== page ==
THE management of the Hazelwood mine and its regulation by government is expected to come under fierce scrutiny in coming weeks, as questions arise over the mine’s fire preparedness prior to the current emergency.
With limited progress being made 10 days into the firefight, frustrations are peaking over the mine’s conditions before the fire outbreak on 9 February, with stakeholders and observers labelling the affected site’s former state as “an unacceptable fire risk”.
Numerous firefighter and mining insider sources have agreed in separate interviews with The Express the combination of unused mine batters left exposed to the elements for decades without rehabilitation, and the lack of firefighting water pipelines in the affected mine area, had largely inflamed the current blaze.
Another inside source described the removal of water mains in the late 1990s and early noughties from the affected section of mine the symptom of “blatant cost cutting” and a lasting legacy of the privatisation of the power industry.
“If they had adequate pipelines in place, they wouldn’t be this deep into the situation as they are now – they have taken a big risk here, and it’s come back to bite them and everyone in the community,” the source said.
Only 400 metres south of the Morwell township, the fire has entrapped residents in an unrelenting cloud of raw coal fire smoke, broken air pollution records and thrown the community into a public health emergency.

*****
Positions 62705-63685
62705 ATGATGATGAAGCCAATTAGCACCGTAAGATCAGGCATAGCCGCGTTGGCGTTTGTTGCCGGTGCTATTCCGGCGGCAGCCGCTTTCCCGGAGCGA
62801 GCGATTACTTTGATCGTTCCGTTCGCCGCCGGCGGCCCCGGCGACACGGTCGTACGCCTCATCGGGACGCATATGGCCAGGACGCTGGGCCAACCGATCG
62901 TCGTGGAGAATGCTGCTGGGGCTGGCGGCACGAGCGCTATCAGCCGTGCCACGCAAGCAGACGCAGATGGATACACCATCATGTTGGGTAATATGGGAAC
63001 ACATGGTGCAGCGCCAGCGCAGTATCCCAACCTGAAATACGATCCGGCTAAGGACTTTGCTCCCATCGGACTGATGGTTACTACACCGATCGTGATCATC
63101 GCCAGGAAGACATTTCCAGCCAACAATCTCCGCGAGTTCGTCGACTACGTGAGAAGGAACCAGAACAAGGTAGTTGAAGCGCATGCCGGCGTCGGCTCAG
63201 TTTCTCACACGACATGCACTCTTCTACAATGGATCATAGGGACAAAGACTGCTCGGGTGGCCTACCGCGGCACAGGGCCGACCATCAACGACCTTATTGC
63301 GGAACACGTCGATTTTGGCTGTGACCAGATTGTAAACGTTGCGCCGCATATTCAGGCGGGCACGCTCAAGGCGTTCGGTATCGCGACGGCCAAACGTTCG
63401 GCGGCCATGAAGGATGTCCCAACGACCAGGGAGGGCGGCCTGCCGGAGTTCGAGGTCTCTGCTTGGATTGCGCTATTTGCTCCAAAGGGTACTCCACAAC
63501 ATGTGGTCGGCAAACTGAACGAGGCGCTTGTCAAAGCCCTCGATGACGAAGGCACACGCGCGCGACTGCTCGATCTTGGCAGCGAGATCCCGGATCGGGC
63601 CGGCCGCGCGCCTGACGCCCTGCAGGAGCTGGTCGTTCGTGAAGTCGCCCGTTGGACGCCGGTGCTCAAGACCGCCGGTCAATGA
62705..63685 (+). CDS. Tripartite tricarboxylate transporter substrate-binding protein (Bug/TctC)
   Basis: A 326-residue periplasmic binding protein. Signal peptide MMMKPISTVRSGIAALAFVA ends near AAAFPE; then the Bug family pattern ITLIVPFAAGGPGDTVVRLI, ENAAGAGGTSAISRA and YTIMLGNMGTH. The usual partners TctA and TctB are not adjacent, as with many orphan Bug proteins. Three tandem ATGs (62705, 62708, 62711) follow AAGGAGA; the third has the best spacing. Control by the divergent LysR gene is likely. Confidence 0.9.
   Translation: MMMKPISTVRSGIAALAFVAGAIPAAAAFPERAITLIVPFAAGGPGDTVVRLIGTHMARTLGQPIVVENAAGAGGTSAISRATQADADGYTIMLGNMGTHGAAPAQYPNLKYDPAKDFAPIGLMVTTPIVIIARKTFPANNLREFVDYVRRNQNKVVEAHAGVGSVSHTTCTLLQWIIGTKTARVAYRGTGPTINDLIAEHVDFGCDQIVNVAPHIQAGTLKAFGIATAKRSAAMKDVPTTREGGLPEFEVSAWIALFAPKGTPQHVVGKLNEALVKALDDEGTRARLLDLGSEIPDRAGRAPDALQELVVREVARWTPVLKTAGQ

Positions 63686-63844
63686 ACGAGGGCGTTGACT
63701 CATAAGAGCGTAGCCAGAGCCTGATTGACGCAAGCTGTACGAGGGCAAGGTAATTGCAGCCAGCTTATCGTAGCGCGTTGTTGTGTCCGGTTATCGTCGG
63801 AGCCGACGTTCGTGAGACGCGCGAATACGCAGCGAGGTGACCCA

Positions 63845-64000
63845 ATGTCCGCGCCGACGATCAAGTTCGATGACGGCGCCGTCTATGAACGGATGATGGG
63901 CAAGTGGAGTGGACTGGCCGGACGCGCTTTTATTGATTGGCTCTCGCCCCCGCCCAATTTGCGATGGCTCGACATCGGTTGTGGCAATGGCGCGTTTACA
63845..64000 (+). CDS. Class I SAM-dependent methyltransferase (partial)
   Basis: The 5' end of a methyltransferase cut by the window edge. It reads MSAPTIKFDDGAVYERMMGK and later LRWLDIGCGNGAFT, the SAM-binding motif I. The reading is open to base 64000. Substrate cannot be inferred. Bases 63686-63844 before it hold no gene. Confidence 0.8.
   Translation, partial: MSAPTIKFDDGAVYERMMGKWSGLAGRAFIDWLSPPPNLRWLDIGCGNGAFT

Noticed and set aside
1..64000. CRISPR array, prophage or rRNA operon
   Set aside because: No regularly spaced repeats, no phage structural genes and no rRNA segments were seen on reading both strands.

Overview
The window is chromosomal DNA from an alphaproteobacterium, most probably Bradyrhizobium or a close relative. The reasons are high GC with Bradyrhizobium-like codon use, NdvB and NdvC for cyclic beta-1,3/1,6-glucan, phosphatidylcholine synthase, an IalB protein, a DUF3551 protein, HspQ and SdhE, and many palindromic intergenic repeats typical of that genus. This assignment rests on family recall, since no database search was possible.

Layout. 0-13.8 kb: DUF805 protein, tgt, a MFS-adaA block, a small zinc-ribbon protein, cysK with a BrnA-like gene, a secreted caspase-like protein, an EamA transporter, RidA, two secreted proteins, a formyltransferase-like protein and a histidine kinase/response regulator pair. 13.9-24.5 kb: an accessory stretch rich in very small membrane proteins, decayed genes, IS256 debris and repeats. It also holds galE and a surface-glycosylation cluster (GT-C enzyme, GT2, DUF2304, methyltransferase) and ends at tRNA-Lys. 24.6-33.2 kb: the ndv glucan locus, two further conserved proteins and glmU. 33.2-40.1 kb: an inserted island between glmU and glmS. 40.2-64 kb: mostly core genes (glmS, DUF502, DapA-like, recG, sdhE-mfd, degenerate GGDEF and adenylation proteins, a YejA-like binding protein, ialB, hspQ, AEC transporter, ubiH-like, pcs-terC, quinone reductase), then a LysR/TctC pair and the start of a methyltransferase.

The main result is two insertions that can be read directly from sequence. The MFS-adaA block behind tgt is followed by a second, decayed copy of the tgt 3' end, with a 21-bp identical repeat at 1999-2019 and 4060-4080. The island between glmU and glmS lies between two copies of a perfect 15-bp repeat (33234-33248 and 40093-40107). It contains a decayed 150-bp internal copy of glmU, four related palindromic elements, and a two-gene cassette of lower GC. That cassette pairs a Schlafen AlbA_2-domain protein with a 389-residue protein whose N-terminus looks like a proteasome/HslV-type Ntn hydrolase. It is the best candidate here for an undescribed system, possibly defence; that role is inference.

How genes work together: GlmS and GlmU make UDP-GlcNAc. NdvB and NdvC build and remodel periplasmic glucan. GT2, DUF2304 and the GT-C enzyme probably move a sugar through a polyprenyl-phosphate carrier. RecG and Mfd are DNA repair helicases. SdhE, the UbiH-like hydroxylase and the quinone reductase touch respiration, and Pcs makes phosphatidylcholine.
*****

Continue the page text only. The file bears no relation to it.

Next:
With a 1.2-kilometre, 300-millimetre water main line still hastily being constructed by mine operator GDF SUEZ Australian Energy to the firefront, and windy conditions still to come, the CFA has predicted the firefight will last weeks.
Construction, Forestry, Mining and Energy Union mining and energy president Luke van der Meulen said on ongoing regime of cost cutting at the operation had created a “negligent risk to the community”.
“The company is operating in a financially constrained time and will always try and do the things that Hazelwood does – but the only thing that prevents that is regulation, which clearly hasn’t been going on here,” Mr Van der Meulen said.
“The government has been asleep at the wheel for a long time, and I think there has been far too cozy a relationship between regulators and these power corporations and no one from the community gets a look in to this.”
However a spokesperson for GDF SUEZ said the fire preparedness of the mine had nothing to do with cost cutting.
“GDF SUEZ Hazelwood has a comprehensive fire prevention and protection strategy in place in the Morwell mine to protect this critical infrastructure,” the spokesperson said.
“It is important to remember that this fire started outside the mine in quite extraordinary weather conditions that posed a threat, not only to the mine but to large parts of the surrounding farmland and communities.”
However Monash University environmental engineering senior lecturer Gavin Mudd said mine management should have been far better prepared for the risk of fire spread from neighbouring grassfire.